Tim Hortons CEO exits abruptly, shares drop

Wed May 25, 2011 1:05pm EDT
Email This Article |
Share This Article
  • Facebook
  • LinkedIn
  • Twitter
| Print This Article | Single Page
[-] Text [+]

TORONTO (Reuters) - Tim Hortons Inc, Canada's largest restaurant chain, announced on Wednesday the abrupt departure of its chief executive as it executes an aggressive expansion drive in the United States.

Chief Executive Donald Schroeder, a 20-year veteran of the coffee-and-doughnut chain, was named president and CEO in 2008.

The company, whose shares dropped about 1 percent after the announcement, did not say in its press release why Schroeder was leaving or if there was any dissatisfaction with his performance. It did not immediately return calls seeking further comment.

Tim Hortons, one of Canada's most familiar brand names, has invested heavily in advertising and marketing in the United States, aiming to replicate the success it has enjoyed in its home country. It plans to open 300 more restaurants in the United States by 2013.

In its latest quarter, however, it stumbled in Canada. Earlier this month, it reported a first-quarter profit below estimates as it spent heavily on its "Roll Up the Rim" promotion. In addition, sales at Canadian stores open at least a year slowed to a 2 percent increase from 5.2 percent a year earlier, a drop the company blamed on severe winter weather.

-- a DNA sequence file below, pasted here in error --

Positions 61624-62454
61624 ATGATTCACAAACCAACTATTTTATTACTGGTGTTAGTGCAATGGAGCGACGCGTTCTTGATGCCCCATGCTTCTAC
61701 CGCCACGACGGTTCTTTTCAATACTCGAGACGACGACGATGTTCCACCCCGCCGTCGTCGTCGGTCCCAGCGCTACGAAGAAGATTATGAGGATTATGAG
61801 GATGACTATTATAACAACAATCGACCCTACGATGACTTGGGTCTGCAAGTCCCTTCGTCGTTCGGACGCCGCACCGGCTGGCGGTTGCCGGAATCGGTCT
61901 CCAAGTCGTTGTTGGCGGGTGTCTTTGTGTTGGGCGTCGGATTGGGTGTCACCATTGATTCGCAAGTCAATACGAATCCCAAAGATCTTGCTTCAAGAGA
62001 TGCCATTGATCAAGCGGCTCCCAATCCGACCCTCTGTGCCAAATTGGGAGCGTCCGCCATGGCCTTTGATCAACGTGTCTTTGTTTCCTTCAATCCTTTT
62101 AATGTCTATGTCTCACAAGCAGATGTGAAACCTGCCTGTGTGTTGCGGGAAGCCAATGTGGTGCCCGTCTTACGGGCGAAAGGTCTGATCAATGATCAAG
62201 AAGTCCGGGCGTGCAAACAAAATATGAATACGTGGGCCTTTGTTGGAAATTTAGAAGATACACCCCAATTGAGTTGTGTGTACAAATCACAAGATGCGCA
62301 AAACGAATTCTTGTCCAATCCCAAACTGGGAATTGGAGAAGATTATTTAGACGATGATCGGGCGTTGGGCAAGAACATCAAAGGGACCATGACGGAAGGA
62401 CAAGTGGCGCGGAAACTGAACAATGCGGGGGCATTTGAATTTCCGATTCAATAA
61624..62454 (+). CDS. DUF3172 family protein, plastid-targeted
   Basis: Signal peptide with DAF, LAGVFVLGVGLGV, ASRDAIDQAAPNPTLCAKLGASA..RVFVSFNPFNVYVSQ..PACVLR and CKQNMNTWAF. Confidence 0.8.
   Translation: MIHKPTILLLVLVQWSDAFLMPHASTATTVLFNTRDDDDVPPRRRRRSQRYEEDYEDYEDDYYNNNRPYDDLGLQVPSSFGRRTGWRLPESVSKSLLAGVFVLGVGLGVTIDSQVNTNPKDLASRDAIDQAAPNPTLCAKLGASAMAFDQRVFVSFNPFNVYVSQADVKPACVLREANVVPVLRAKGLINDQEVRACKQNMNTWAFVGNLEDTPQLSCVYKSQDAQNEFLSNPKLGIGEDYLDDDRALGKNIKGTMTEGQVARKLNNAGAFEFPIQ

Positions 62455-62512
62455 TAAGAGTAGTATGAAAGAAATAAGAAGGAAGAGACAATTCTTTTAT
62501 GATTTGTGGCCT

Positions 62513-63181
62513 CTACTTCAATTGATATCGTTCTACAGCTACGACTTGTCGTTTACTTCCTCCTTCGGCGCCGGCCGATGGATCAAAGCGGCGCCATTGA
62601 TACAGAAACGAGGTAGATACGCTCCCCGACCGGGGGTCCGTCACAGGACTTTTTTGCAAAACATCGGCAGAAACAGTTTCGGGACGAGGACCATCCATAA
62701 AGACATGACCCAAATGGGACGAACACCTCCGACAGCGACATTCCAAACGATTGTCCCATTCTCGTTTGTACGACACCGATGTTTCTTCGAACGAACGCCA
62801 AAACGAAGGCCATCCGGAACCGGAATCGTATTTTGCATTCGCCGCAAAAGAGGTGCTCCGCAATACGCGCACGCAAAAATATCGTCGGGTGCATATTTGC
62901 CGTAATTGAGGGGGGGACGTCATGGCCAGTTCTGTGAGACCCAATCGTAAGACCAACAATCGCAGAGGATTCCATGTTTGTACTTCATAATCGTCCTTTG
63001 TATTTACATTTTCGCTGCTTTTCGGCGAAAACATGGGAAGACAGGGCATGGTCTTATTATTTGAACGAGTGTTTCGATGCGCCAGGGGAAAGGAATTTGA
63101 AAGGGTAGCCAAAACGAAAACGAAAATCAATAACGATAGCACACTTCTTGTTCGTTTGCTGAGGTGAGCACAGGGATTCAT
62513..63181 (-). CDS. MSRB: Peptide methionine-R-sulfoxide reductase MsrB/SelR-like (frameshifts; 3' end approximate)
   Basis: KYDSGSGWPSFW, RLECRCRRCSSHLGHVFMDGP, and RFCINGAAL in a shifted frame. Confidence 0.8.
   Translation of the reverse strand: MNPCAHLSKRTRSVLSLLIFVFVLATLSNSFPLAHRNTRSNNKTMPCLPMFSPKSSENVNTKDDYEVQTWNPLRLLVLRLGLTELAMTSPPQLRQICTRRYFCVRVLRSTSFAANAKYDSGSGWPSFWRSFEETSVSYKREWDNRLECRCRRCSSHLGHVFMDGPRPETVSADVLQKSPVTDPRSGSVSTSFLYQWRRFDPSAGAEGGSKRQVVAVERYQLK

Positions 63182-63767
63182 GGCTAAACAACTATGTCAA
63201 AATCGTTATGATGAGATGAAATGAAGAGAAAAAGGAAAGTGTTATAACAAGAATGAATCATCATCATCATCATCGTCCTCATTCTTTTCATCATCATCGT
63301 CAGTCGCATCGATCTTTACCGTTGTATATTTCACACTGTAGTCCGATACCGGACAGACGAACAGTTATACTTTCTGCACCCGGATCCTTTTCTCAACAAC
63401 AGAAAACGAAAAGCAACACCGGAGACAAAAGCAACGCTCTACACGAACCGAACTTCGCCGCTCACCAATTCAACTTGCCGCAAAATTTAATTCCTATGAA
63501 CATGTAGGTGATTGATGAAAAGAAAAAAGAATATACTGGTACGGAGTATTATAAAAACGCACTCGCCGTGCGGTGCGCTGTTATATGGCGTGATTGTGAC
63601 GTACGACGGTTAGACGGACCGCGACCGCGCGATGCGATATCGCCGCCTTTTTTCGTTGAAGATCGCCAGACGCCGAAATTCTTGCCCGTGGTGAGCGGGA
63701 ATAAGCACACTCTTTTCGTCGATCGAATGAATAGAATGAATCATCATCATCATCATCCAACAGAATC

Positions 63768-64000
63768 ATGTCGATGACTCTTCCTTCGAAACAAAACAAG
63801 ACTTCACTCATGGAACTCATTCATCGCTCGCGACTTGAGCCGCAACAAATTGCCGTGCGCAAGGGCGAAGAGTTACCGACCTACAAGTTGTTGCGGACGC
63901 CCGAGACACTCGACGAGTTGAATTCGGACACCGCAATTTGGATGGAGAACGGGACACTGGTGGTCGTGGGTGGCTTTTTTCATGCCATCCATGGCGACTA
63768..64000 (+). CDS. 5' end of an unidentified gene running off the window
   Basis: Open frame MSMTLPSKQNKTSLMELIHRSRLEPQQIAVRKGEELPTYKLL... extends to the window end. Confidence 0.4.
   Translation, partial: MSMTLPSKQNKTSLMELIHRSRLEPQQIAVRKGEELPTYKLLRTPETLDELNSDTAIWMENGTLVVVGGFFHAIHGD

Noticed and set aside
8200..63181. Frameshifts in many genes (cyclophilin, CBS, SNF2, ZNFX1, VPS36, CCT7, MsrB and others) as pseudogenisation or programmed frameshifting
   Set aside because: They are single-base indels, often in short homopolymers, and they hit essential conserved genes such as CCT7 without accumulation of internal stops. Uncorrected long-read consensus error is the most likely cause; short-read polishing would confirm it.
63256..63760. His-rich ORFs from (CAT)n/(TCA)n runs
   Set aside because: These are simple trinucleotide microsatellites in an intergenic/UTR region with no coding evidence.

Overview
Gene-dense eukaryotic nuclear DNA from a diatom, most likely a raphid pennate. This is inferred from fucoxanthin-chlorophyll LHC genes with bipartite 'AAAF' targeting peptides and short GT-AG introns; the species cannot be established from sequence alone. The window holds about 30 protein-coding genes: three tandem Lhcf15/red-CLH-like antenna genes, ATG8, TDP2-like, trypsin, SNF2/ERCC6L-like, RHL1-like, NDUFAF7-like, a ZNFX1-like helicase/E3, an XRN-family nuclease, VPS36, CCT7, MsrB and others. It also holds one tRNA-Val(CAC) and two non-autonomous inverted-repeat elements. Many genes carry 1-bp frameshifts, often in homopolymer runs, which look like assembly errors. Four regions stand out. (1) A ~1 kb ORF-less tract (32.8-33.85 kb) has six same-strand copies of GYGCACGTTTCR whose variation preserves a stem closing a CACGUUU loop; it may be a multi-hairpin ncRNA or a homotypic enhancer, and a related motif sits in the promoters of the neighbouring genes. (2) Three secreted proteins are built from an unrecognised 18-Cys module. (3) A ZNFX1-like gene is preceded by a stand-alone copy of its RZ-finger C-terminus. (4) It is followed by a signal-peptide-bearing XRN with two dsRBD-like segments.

"The CEO's exit is a function of the challenges in execution of its strategic plan," Raymond James analyst Kenric Tyghe said.

The company has more than 3,000 restaurants in Canada and more than 600 in the United States, where it focuses on nine states, including New York, Michigan and Pennsylvania.

South of the border, it competes with McDonald's Corp, Dunkin' Donuts and Starbucks.

Tim Hortons said Paul House, currently executive chairman and a former CEO, would serve as interim CEO. The company did not spell out the timing for completing the process of replacing Schroeder.   Continued...

<p>Tim Hortons Inc. President and CEO Donald Schroeder speaks during the annual general meeting of shareholders in Toronto May 13, 2011. REUTERS/ Mike Cassese</p>